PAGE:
Just when you wrapped your head around what a hardship was per the IRS definition, comes new compliance changes. Many of us were aware these changes were coming but kept mum since we had no official guidance. Any plan, beginning after December 31, 2018, that intends to be qualified must comply operationally with legislative changes until the final regulations are released. After final regulations are released, the plan document must be amended to reflect the operational changes that have been implemented.
Basically, with this legislation, more sources of money may be available to participants to take for hardships, i.e. QNEC & QMACs, along with the related earnings, as well as QACAs. Plans will also be permitted to allow earnings on elective deferrals to be available for hardship withdrawals. In addition, the six month suspension of employee contributions must be eliminated for distributions made after January 2020. The requirement to take any available loans first before applying for the hardship will be an option per the proposed regulations. Plans can add a new safe harbor hardship expense for expenses incurred because of certain federally declared disasters. This can be applied for hardship distributions made as early as January 1, 2018.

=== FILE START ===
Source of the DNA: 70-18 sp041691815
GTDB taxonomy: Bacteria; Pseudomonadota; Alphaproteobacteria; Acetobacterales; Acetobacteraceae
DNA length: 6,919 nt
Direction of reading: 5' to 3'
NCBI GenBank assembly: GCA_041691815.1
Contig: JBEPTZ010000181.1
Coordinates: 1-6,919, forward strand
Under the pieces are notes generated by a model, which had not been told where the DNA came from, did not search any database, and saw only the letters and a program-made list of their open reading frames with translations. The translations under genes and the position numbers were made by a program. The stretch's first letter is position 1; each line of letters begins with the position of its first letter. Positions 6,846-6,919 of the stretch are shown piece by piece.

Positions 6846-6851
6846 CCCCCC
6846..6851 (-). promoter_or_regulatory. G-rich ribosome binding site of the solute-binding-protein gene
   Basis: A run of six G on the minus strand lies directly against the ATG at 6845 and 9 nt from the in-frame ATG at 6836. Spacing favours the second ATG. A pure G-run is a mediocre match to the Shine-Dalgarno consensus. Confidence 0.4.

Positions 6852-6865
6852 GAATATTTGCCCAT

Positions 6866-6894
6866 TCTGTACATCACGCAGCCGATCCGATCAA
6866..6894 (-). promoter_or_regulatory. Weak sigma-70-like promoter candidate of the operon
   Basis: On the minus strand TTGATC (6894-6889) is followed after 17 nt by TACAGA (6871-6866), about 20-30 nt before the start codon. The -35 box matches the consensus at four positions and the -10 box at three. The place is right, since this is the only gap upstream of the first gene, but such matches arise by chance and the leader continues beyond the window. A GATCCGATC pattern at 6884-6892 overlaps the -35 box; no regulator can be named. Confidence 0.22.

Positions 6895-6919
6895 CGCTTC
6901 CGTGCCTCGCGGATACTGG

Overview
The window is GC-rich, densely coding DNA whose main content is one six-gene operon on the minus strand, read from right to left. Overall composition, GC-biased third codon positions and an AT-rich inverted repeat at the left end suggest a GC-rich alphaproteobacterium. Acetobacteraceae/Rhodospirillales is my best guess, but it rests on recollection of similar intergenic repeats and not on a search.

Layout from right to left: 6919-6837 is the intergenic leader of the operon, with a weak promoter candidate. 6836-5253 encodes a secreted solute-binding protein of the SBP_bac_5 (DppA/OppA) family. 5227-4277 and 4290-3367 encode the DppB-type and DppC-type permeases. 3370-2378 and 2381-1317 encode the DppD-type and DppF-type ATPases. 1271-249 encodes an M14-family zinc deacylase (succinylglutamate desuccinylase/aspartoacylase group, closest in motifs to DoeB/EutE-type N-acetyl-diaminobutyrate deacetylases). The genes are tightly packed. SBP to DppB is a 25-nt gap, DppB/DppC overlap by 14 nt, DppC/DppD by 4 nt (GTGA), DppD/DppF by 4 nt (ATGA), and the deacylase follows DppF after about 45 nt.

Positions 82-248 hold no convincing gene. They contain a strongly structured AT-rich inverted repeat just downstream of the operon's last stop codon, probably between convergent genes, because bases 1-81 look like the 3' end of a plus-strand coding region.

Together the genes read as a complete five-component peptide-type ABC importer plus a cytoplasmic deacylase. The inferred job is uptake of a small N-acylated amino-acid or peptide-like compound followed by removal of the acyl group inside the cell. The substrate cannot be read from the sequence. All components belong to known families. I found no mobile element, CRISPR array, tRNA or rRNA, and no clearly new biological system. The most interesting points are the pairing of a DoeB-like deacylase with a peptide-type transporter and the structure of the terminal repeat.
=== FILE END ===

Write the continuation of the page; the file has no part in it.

These proposed regulations also add the 'need' of the employee's 'primary beneficiary under the plan' relating to certain medical, educational and funeral expenses.
In the plan year beginning 1/1/2019, plan sponsors will be required to ‘obtain a representation that a distribution is necessary to satisfy a financial need.’ We currently encourage all plan sponsors get proof of the hardship amount requested in writing, and to keep this documentation with any signed applications for a hardship withdrawal for audit purposes.
While this is a voluntary plan feature, many plans do allow for hardship withdrawals. It is up to the plan sponsor to determine how best to apply these new changes. Sponsors might consider a communication to participants who have requested hardships to encourage them to resume, or not stop deferring into the plan.
This is all good news for participants, who are still recovering after the natural disasters we heard about on the news nearly every day last year. Massive fires, floods and storms took their toll in almost every state of the union. Putting the pieces back together with the help of a hardship withdrawal from your plan account might be the best option for some, but we must make it easy for them to continue to save for retirement as well.
We will be preparing and sending out the questionnaire for the coming amendment as soon as we receive the appropriate language. If you have questions about your plan’s current hardship details, don’t hesitate to give us a call at 610-251-0670!